Na h-Eileanan an Iar SNP MSP, Alasdair Allan, and MP, Angus MacNeil, have warmly welcomed the announcement today that 146 million pounds is being invested to deliver fibre broadband to 84 per cent of the Highlands and Islands Enterprise area, which includes the Western Isles.

The investment, which includes 126 million pounds from the Scottish Government will deliver a massive boost to connectivity for businesses and homes across the region and will help to secure future inward investment.

It will also see engineers laying around 400km of subsea cables over 19 crossings to remote islands in the biggest sub-sea engineering project ever undertaken by BT in the UK.

Alasdair Allan commented:

“This is a huge investment by the Scottish Government in improving the Broadband network in the Highlands and Islands. I am very conscious that the Western Isles has to have improved access to broadband if it is to grow economically. It is significant that the Scottish Government is committing funds to the Highlands and Islands before it tackles broadband elsewhere in Scotland, in recognition of the major problems which our geography has created for connectivity in the past.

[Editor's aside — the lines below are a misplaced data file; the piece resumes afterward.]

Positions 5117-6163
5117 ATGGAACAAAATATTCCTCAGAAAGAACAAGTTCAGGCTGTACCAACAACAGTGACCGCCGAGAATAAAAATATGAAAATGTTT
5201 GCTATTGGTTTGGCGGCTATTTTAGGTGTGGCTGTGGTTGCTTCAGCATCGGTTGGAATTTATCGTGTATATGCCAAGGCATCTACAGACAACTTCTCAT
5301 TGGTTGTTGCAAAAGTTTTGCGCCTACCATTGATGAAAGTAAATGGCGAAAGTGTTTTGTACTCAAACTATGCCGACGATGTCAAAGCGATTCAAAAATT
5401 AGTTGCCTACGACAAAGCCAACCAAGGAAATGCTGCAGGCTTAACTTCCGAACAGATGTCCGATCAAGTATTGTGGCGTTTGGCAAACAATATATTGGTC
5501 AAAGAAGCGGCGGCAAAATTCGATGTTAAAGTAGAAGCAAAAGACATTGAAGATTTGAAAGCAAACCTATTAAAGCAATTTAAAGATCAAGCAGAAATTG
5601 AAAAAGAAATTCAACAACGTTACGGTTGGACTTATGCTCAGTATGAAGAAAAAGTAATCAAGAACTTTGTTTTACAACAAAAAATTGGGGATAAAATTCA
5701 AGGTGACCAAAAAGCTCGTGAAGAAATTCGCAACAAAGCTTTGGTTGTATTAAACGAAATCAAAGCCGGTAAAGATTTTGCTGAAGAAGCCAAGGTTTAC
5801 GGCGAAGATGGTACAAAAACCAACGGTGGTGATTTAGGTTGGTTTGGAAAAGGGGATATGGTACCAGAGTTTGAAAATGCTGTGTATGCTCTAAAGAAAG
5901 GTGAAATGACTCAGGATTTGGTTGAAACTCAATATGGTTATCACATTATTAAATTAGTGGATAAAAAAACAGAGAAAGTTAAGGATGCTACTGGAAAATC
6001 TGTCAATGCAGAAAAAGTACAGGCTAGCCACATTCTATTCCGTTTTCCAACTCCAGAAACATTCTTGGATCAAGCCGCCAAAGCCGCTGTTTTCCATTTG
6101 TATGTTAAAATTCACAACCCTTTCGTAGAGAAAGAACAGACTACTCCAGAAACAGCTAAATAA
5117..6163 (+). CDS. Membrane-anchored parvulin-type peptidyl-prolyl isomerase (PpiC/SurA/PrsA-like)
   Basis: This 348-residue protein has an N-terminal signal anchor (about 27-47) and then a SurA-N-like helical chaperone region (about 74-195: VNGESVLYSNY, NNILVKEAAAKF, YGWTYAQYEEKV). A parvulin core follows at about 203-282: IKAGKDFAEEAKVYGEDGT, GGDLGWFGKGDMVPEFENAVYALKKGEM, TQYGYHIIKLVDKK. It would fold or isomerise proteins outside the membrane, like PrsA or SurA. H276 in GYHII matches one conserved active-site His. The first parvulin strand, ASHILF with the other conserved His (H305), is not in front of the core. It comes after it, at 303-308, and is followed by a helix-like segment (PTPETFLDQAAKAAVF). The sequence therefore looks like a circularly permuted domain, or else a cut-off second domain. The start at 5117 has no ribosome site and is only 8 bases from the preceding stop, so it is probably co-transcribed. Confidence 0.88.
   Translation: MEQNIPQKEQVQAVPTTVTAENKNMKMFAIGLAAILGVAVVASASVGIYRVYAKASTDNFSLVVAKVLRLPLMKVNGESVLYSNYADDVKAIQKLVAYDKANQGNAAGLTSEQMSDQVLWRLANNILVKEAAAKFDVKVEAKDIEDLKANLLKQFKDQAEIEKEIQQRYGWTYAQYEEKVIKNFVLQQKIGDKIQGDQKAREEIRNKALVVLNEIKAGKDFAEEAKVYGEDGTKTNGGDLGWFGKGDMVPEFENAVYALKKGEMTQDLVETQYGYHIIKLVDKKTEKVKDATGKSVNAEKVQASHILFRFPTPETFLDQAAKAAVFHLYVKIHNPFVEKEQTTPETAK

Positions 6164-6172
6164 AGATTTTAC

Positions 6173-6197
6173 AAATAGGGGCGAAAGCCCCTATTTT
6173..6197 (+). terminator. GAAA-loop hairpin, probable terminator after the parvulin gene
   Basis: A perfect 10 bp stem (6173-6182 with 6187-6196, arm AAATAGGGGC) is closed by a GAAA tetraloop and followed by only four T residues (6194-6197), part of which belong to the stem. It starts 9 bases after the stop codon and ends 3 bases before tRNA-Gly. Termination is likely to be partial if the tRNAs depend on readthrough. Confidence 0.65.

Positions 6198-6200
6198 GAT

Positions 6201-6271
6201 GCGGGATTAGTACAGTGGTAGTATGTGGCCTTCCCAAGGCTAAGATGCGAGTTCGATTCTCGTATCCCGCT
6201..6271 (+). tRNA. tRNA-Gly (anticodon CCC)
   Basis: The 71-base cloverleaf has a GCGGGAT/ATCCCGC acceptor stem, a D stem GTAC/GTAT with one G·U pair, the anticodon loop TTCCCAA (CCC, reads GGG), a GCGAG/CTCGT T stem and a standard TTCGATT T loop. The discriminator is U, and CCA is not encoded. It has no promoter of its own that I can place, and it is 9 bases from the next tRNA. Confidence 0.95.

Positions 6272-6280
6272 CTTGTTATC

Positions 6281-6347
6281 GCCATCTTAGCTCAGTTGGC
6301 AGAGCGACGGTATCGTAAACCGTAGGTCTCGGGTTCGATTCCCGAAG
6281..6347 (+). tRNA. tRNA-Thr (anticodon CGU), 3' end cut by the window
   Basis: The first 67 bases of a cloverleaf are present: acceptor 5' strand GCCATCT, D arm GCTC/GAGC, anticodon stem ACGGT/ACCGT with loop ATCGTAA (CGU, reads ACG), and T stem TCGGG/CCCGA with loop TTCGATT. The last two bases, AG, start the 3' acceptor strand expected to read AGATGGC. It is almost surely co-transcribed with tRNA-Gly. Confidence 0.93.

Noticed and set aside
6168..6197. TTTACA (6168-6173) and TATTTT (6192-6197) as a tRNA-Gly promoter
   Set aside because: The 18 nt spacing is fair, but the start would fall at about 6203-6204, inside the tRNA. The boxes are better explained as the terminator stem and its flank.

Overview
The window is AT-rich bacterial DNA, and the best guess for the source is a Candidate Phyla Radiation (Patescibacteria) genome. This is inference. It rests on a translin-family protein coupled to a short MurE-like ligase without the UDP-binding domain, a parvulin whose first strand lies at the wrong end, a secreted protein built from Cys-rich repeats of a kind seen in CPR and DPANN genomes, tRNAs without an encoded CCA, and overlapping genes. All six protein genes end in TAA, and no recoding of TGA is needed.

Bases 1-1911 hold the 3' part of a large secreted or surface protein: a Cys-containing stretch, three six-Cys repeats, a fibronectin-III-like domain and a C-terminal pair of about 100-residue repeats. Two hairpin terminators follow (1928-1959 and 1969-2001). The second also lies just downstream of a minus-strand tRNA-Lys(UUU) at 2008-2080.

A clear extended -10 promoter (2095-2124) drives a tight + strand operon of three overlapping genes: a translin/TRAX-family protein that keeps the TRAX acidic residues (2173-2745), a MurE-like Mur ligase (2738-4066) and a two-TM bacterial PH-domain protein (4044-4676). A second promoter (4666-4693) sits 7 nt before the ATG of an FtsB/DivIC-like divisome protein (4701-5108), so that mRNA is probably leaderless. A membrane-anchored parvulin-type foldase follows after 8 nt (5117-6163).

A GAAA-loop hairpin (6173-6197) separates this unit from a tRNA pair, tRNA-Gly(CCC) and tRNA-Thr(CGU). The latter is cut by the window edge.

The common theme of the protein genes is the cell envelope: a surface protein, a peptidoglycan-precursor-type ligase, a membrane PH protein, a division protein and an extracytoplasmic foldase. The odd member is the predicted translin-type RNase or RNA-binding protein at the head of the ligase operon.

“Now that a timescale has been committed to and major contractors are in place I, like many people in the islands, will be keen to see detail on how these plans will impact on the Western Isles where broadband speeds have been a major issue.

“The commitment to subsea cables where necessary is very encouraging and I have now sought a meeting with HIE to seek detail on how specific communities in the islands will benefit from this work.”

Angus MacNeil added:

“This is fantastic news and will be warmly welcomed throughout the Highlands and Islands. This project to deliver Next Generation Broadband will allow people in rural and remote communities to compete at international level.

“At the moment poor broadband coverage is proving a handicap for many local businesses in the Western Isles. This new investment should hopefully eradicate all these problems, and allow the same broadband coverage in a rural island village as you get in any of the world’s big cities.”